What is MacConkey Agar?
What is its significance? MacConkey Agar is a differential media developed by Alfred Theodore MacConkey in the 20th century.
It is both a selective and differential media used to isolate and differentiate non-fastidious gram-negative rods such as the Pseudomonas and Enterobacteriaceae.
It uses a bacterial growth media, which is a combination of nutrients, moisture, and other chemicals necessary for the growth of bacteria. It is used to grow bacterial colonies. (1, 2, and 3)
Picture 1: A Petri dish containing both lactose positive and lactose negative bacteria.
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Picture 2: Images show the growth of Enterobacteriaceae on a MacConkey Agar. It has the uninoculated plate. The colorless colony shows a lactose non-fermenting bacteria while the pink colonies show lactose-fermenting bacteria.
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Components of MacConkey Agar
Picture 3: The different components of MacConkey agar.
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Pancreatic digest of gelatin/peptone and Protease peptone (both the meat and casein) –
They are a source of nutrients needed for growth such as vitamins, minerals, nitrogen, and amino acids.
- Agar – It acts as a solidifying agent.
- Lactose monohydrate – It provides a source of fermentable carbohydrate enabling differentiation to take place.
- Distilled water
- Bile salts and Crystal violet – They inhibit the growth of organisms that belong to the Gram-positive family.
- Neutral red – It identifies the pH level. If the pH level is below 6.8, it turns red. A colorless reading means that the pH is greater than 6.8.
- Sodium chloride – It provides essential electrolytes needed for transportation and osmotic balance. (2, 3, 4, 5, and 6)
Picture 4: A Petri dish with different types of bacteria.
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What is MacConkey agar Purpose ?
The purpose of MacConkey agar is to isolate Gram-negative enteric bacteria as well as to differentiate between lactose fermenting and non-fermenting lactose gram-negative bacteria.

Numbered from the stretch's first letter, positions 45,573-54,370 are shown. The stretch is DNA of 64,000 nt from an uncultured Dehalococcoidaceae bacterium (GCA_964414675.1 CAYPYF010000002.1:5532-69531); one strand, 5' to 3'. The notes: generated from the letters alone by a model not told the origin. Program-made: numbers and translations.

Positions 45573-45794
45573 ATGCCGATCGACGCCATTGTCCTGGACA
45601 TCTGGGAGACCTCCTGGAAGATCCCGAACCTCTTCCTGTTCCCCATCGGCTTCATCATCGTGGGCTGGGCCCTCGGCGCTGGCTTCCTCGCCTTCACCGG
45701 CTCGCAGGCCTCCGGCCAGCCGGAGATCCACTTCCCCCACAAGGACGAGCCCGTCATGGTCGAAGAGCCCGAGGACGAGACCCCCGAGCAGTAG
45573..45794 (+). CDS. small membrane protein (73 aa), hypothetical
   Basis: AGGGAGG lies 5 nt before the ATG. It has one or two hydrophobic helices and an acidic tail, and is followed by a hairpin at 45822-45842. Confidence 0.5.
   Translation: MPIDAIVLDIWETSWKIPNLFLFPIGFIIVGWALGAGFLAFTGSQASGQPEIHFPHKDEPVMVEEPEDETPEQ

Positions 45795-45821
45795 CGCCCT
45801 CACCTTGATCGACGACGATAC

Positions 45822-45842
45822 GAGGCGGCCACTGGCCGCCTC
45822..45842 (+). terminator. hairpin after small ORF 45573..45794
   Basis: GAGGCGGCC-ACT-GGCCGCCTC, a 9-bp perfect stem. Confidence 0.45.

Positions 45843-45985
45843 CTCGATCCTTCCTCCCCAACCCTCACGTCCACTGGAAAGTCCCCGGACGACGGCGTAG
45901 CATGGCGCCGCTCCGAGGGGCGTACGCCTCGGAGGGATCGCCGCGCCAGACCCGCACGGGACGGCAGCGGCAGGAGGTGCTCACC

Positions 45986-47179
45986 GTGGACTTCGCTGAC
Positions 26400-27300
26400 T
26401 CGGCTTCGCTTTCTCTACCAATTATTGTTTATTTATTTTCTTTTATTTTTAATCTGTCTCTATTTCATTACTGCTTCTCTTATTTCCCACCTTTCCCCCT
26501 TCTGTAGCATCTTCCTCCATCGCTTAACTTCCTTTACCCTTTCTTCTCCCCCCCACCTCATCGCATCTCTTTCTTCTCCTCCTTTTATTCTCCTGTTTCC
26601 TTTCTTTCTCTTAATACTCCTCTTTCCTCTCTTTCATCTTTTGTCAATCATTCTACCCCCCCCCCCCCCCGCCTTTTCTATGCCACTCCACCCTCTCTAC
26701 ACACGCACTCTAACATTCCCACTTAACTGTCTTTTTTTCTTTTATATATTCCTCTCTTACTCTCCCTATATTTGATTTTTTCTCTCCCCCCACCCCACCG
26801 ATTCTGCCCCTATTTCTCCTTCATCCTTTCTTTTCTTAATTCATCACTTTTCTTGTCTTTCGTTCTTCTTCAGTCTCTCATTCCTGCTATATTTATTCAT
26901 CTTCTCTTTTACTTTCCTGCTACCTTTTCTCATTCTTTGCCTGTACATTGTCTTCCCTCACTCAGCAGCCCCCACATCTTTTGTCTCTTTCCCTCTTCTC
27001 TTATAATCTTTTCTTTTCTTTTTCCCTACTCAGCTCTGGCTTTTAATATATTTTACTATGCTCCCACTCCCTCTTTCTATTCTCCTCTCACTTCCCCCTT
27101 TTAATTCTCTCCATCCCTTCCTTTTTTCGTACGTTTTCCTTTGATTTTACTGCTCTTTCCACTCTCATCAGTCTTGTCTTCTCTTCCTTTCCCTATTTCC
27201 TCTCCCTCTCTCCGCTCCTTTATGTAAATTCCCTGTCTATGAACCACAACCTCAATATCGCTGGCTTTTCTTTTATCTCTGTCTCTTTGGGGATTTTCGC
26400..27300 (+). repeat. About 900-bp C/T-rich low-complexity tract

MacConkey agar is also useful in isolating coliforms and intestinal pathogens that are present in the water, dairy products, and other forms of biological specimens. (1, 3, and 6)
MacConkey Agar Test Procedure
- The first step is to suspend 49.53 grams of a dehydrated medium in a liter of distilled water.
- Bring to boil to completely dissolve the medium.
- Autoclave 15 lbs pressure or at least 121 degrees Celsius for about 15 minutes.
- Let it cool.
- Pour into the sterile Petri plate and carefully observe what will happen. (4, 7, 8, and 9)
MacConkey agar Results
How to interpret the result of MacConkey Agar?
- Lactose fermenting strains – They grow red/pink and surrounded by acid precipitated bile. The change in color is caused by various factors such as acid production secondary to lactose, neutral red absorption, and change in the color of the dye if the pH level falls below 6.8.
- Non-fermenting lactose strains – The results are colorless and transparent. There is no significant change in the appearance of the medium. (2, 5, 9, and 10)
What bacteria are selected for when using MacConkey agar?
The strain of bacteria is identified when using MacConkey Agar. The very essence of MacConkey agar is to differentiate between lactose fermenting and non-lactose fermenting gram-negative bacteria.
Examples are as follows:
- Lactose fermenting – Enterobacter aerogenes, Escherichia coli, and Klebsiella.
- Non-lactose fermenting – Salmonella typhimurium, Proteus species, Shigella, Pseudomonas aeruginosa, and Yersinia. (1, 3, 6, and 8)
Are there any limitations?
The isolated organisms identified only give a presumptive result. The best way is to perform a subculture procedure and do confirmation test for final identification. Some strains of bacteria grow poorly in the medium while others fail to completely grow.
The incubation of MacConkey agar plate makes it susceptible to an increase in carbon dioxide which can significantly affect the growth/reduction of some strains of Gram-negative bacilli. (2, 6, and 9)
Why is MacConkey agar selective as well as a differential?
The MacConkey medium is identified as a selective and a differential medium. It is a selective medium in the sense that it inhibits the growth of gram-positive bacteria primarily because of the presence of bile salts and crystal violet in the medium.
Ironically, it is also a differential medium because it has the ability to differentiate different groups of bacteria based on the color change reaction. The pH indicator (neutral red) and the lactose produce acid in the medium which can significantly lower the pH level (below 6.8).
It turns the color to red/pink. On the other hand, non-lactose fermenting bacteria cannot use lactose in the medium. Instead, they will use peptone resulting in the formation of ammonia causing the pH to increase. As a result, gold to brown colonies is formed with dark centers. (3, 6, 9, and 10)
MacConkey Agar Facts
- MacConkey Agar is a modified neutral red bile salt agar by Alfred Theodore MacConkey.
- It is one of the earliest methods used to cultivate and identify enteric organisms.
- MacConkey Agar is useful in isolating pathogens present in foods and coliforms in water samples.
- Bacteria categorized as lactose-fermenting form pink colonies and have a zone of bile salt precipitate surrounding it.
- Non-lactose fermenting bacteria develop into colorless and transparent colonies. There is no precipitation formed.
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